API Banking is the latest buzzword in the consumer banking industry. Like many buzzwords, it’s not quite as revolutionary as it sounds – APIs have been around since the 60’s and banks have been using them just as long. What it really means is providing access to the data banks hold about consumers, to trusted third parties, via a real-time technical interface. This builds on concepts introduced in the early 2000’s, as Software as a Service started to emerge.
So what is an API?
It stands for Application Programming Interface. In order to read this text, your web browser is no doubt using many APIs to access third party libraries on your computer. In the context of API Banking, we are talking about web services provided over the internet, to external parties. What is really interesting about modern web services is the security model – which in a consumer data context needs to not only authenticate users but authorise third party applications to access a specific consumer’s data. Most smartphone users will be familiar with the security dance that occurs when you link, for instance, your Facebook or Google account with an app. A very similar model will need to be implemented for any consumer data provided by banks – except rather than “This app needs access to your public profile”, you are more likely to see “CleverMoneyApp needs access to your last 30 days of credit card transactions”.
So why is this different to the mobile banking apps and websites we are used to? Well, nearly all mobile / web banking apps are proprietary (provided by your bank) – there’s a few which are not, but they use pretty insecure mechanisms called screen scraping – which is akin to a selenium script opening your banking website in the background and copying text from the page. As an aside, if you use these you should check your bank’s terms and conditions, you might be breaking them by using such things, and as a result, the bank is much less likely to help you if it results in fraud.
If you think about the best non-financial mobile apps you are used to, and the rich, data-driven functionality they provide – then contrast this with your banking app – the difference is huge. API banking will change this, because it will open the market up to competition. Just imagine you can use a single app which interfaces with all the financial services you use, and integrates that with other data sets from the crowd and cloud. There’s real power in opening up more data channels, especially to an open, competitive Fintech market.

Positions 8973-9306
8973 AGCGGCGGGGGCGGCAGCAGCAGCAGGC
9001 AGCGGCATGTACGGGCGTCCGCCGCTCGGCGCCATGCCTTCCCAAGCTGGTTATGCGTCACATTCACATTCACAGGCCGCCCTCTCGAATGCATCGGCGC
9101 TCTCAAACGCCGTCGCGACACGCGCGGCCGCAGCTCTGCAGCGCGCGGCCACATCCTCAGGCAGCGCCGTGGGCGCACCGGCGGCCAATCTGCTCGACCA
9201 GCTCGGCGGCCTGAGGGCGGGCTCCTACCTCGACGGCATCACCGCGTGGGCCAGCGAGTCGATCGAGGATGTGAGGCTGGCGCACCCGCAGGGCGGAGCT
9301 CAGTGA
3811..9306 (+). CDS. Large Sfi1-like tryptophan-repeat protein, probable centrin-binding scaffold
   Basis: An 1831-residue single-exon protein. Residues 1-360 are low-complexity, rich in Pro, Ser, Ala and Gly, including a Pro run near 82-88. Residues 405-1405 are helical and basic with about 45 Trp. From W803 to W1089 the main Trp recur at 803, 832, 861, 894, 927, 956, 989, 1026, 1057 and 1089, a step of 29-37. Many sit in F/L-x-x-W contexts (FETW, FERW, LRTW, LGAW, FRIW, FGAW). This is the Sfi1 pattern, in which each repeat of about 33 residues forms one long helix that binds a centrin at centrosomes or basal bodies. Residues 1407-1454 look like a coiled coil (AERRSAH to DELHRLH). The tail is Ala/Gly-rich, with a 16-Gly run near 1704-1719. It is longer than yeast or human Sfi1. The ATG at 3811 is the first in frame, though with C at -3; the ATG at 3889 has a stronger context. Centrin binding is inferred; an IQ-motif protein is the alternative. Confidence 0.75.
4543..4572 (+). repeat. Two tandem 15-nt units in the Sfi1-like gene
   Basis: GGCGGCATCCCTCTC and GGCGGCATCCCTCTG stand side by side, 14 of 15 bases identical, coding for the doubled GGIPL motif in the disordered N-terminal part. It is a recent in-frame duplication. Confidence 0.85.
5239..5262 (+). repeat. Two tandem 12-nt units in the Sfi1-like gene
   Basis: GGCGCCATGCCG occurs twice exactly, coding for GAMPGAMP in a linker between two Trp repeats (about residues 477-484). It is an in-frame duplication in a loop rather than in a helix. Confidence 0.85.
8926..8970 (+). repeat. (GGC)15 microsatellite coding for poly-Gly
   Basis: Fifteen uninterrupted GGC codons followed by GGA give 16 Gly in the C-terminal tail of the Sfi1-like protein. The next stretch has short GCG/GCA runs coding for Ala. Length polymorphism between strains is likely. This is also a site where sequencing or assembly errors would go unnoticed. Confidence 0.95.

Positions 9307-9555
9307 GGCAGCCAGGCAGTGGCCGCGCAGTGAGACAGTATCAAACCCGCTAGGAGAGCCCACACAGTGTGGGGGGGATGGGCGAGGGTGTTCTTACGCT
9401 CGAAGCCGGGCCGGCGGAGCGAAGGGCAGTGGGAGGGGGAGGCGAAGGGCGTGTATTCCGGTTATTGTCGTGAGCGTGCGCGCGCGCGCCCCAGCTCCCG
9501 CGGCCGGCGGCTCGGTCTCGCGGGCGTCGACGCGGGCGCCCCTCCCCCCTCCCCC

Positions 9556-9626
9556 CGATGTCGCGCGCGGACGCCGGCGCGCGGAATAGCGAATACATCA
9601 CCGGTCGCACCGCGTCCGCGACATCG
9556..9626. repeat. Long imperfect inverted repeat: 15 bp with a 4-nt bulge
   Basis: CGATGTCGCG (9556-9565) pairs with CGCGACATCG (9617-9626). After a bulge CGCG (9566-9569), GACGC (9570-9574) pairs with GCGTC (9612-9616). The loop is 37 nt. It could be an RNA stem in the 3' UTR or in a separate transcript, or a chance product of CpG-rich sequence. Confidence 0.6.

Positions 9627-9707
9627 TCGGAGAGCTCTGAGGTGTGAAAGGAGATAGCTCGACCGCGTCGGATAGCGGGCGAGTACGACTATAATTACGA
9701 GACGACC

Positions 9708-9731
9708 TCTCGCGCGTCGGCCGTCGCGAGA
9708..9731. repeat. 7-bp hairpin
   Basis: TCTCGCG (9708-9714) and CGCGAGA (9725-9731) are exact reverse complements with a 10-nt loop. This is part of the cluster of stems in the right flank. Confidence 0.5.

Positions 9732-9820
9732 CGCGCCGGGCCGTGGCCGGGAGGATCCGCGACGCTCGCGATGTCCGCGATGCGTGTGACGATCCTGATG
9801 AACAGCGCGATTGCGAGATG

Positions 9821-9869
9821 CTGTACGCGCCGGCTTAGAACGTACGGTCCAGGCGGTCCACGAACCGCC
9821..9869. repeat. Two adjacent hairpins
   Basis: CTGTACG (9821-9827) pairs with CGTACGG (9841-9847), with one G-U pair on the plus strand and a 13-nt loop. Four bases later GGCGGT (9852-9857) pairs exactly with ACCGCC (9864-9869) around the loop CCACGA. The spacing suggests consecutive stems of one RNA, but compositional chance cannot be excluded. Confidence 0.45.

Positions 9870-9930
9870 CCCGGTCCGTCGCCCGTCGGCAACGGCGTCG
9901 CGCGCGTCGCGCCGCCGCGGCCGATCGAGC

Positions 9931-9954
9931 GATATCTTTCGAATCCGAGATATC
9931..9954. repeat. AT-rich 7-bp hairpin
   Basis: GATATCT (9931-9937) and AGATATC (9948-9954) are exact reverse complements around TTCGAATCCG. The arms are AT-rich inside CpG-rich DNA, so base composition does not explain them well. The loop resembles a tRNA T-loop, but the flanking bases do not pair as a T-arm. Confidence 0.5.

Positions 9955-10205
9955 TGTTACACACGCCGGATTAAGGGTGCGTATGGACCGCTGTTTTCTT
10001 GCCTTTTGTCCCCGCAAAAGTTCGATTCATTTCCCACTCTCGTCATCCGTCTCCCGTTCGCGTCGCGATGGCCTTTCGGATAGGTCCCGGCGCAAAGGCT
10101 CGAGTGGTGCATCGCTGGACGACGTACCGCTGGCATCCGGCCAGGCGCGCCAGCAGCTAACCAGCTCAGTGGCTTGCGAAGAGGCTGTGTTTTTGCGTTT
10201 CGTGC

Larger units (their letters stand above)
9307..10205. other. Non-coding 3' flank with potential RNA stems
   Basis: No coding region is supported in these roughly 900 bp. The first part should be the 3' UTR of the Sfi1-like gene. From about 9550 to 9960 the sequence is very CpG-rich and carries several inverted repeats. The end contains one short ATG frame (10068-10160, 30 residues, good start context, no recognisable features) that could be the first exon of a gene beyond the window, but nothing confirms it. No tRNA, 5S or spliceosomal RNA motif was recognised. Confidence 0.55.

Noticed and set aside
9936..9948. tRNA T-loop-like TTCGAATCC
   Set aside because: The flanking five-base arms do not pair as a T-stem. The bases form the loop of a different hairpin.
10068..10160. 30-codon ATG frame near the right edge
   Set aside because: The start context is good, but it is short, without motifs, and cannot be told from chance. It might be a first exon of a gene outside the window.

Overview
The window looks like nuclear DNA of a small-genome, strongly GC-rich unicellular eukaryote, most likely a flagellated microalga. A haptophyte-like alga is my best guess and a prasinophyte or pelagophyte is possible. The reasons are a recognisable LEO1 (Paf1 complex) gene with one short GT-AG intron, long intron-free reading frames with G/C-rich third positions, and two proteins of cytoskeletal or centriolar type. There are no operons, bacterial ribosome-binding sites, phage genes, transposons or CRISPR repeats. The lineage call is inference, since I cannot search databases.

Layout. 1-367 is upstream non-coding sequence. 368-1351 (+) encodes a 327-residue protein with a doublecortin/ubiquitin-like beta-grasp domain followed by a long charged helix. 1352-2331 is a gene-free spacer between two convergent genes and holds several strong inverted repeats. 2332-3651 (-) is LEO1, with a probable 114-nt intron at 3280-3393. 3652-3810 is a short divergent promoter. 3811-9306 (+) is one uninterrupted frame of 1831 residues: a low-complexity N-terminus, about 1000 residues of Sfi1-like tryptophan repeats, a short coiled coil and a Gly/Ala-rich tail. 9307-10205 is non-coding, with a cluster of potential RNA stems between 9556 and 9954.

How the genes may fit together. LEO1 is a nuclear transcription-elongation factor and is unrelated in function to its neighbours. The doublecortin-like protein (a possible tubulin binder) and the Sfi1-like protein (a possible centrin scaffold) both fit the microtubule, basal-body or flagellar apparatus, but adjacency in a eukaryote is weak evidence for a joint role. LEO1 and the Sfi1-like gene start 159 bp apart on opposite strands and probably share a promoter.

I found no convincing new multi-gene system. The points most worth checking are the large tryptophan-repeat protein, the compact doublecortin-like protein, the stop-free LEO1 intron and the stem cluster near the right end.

Another angle on this is competition in terms of financial services themselves. The “Minimum Viable Product” of API Banking isn’t actually what I describe above, it’s much simpler – bank’s providing static product data such as interest rates and fees for different account types, via a public API. That starts to allow app developers to build “compare my bank account” style applications. That would be a small but powerful step towards opening up banking data. It is quite possible to envisage that in the future – apps will be able to “back-test” my financial history against different service offerings, and tell me which bank account is the best value for my spending habits. Given UK consumers very rarely change their bank, this is clearly a necessary strategic direction for the industry.
So why are bank’s going to do this?
Clearly, it isn’t necessarily in their interest to change, but there are two very significant catalysts at play. Firstly, the regulators are forcing the issue. The EU’s Payment Services Directive II (PSD2) is the first regulation to require banks to provide such data, whilst the relevance of PSD2 is yet to be understood in the post-Brexit UK, the Open Data Institute, along with a number of large banks (including Barclays), have recommended that the UK gets ahead of the game on this one, and also standardises APIs across the industry. In theory standardisation onto a single API structure (more on this later) will keep the costs down for both banks, and data consumers. This is a laudable goal, which has been further recommended by the UK Competition & Markets Authority in a provisional report.
So when can we get it?
The second catalyst is the challenger banks, the likes of Mondo, Atom and Starling Bank. These newcomers can move much faster and provide API banking at a fraction of the cost. If the incumbent banks don’t move to match their feature sets, then they will soon be left behind.
So it all sounds great, and like a brighter future for the technologically enabled consumer, but is this just around the corner, or years away? The answer, unfortunately, is probably the latter. Whilst regulators and banks will no doubt set schedules within the next year or two, most retail banks are still on (at least one) legacy mainframe infrastructure for the core of their consumer banking and payments offerings. Integrating a modern web infrastructure with legacy technology will be costly, and will take time.
The second challenge is the data itself. Sure, it is easy enough to standardise the syntax of data across banks. Everyone knows a bank account number has 8 digits (except when it doesn’t), and a transaction amount has two decimal places (except it doesn’t always)! But what about the semantic meaning of the data? As every tester knows, the devil is in the detail here – standardising the meaning of data values across the UK banking industry is a mammoth task, if it is expanded to the whole of the EU, it gets even bigger.
Regardless of the challenges, here at Piccadilly Labs we think the forward march to more open data has proven transformational in so many sectors, it is now inevitable for banking, and as long as the security is right, can only be beneficial for the average consumer.
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Adam Smith – Director